Joe’s scientific mind is juxtaposed here with the emotional story of John Logan and his family’s vacation. Perhaps because she is a child, Rachael easily straddles the two worlds, discussing both the properties of water with Joe and her memories of her father with the entire assembled group.
After a while, a man and a younger woman approach the group and join them. Jean Logan expresses concern about whether she can “meet” this woman, and Clarissa assures her that “it’s all right.” The man, the reader soon learns, is James Reid, a professor of logic at the university. The younger woman with him is his student, Bonnie Deedes. Reid begins to speak nearly at once, revealing to Jean Logan that, on the day of the ballooning accident, he and Bonnie had planned a picnic of their own. They had had car trouble, however, and had been given a ride by John Logan, who was passing in his own vehicle. Reid and Bonnie saw the accident—they were responsible for the second car door being open—but they fled the scene once they realized that there was nothing they could do to help.
The culmination of the subplot regarding John Logan’s affair neatly reveals Logan’s guiltlessness. As a consequence, his happy relationship with his wife, Jean, can (posthumously) begin to heal. This narrative arc may be intended to mirror Joe and Clarissa’s own story. Just as John and Jean Logan go from happiness to suspicion to (posthumous) reconciliation, so Joe and Clarissa may make a similar journey. That Jed Parry is a character in both arcs merely underlines the thematic similarities in the Logan and Rose/Mellon relationships.
James Reid reveals that he and Bonnie are “in love” and that he didn’t step forward as a witness because he didn’t want to jeopardize his position at the college. Instead, they made their way to a nearby pub, where they encountered Joseph Lacey, who was in the process of telling a “group of regulars” about the botched rescue. Accompanying Lacey to his home, Reid and Bonnie received from Lacey the advice to say nothing for the time being: “there were enough witnesses to the accident,” Lacey assured them. Now, however, Reid sees that he has caused Jean Logan “distress,” and he apologizes to her with great sincerity.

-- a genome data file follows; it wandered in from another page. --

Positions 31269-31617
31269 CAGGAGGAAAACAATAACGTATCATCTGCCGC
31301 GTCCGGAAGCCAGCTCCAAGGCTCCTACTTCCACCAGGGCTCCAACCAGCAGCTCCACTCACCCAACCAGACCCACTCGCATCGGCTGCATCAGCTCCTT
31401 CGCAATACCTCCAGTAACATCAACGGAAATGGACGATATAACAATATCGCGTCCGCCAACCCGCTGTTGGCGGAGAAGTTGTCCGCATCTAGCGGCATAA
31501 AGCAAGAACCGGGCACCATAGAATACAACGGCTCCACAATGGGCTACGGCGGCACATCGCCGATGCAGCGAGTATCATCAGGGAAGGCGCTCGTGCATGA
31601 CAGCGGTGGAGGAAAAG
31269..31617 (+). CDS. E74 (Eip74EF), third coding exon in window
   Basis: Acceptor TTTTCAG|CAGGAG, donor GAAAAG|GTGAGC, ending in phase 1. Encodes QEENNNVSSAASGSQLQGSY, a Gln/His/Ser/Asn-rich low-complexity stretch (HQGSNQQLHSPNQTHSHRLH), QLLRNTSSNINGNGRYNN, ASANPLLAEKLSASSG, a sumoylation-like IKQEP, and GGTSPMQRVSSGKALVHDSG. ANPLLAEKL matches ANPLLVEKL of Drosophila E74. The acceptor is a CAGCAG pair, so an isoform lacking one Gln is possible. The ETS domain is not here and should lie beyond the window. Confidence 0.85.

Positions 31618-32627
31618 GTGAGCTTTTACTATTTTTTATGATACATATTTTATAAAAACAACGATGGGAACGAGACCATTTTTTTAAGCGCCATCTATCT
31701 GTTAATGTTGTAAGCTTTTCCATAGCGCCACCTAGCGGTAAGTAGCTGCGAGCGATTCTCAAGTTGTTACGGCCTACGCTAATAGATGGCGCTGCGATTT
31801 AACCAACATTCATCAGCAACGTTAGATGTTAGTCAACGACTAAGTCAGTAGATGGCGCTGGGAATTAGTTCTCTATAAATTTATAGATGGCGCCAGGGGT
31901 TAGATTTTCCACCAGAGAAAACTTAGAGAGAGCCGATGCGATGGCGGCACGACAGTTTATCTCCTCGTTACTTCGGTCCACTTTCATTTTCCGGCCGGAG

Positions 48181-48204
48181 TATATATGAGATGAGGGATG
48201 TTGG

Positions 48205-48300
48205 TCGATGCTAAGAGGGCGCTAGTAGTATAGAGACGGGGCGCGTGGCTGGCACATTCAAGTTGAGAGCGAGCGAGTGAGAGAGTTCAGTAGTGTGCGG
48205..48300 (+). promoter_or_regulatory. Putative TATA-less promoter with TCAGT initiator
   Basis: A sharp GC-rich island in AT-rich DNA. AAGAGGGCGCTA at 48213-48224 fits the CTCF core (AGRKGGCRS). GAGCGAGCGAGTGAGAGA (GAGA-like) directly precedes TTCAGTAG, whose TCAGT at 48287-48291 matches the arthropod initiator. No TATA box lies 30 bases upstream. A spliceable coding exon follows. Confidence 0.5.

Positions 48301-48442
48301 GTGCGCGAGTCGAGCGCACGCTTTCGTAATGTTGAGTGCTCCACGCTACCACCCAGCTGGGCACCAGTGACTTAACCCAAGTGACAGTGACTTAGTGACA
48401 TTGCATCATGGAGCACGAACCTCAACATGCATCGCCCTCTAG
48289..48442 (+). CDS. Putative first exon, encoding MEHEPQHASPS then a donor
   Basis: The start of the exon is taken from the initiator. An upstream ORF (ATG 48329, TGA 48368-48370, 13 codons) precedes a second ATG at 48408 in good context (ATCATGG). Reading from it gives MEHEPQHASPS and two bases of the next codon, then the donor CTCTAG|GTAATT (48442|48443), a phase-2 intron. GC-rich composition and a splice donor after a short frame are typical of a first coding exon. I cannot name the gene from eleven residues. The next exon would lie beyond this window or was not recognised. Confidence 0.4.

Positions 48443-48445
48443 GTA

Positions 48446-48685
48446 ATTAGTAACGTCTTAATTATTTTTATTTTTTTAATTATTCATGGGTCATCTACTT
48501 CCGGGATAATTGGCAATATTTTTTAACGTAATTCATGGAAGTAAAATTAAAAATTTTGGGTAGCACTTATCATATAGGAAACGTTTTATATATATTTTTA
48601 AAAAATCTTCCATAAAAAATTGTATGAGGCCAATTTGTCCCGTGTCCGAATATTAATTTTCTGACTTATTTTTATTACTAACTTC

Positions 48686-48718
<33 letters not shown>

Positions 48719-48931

The love shared by James Reid and Bonnie has been an inconvenient one for several of the novel’s other characters, yet that love (like Parry’s love for Joe) seems to exist outside of their control. James Reid is likely to lose his job as a result of loving Bonnie, and Bonnie, too, will be touched by scandal. Yet their love continues, nonetheless, underscoring McEwan’s idea that love strikes when and whom it will, irrespective of human preference or logic.
Rather than taking comfort from James Reid’s story, Jean Logan is further distraught. “Who,” she asks, “is going to forgive [her]” for doubting her husband’s faithfulness, now that “the only person who can is dead?” As Reid attempts to comfort Jean, Joe concludes that such a “breathless scrambling for forgiveness” is “almost mad.” He catches Clarissa’s eye and exchanges a “half-smile” with her, and though he seems to believe that the two of them are “pitching [their] own requests for mutual forgiveness,” he “just [does] not know” whether such a thing will be possible.
Though the act of forgiveness is emotionally satisfying and perhaps even morally right, Joe cannot completely fit it into his rationalist worldview. Stopping him is the same series of facts that has thwarted his reconciliation with Clarissa up to this point: he is unable to overlook her perceived disloyalty, just as Clarissa is unable to accept that she has been completely in the wrong. Forgiveness may be right, but it isn’t entirely reasonable.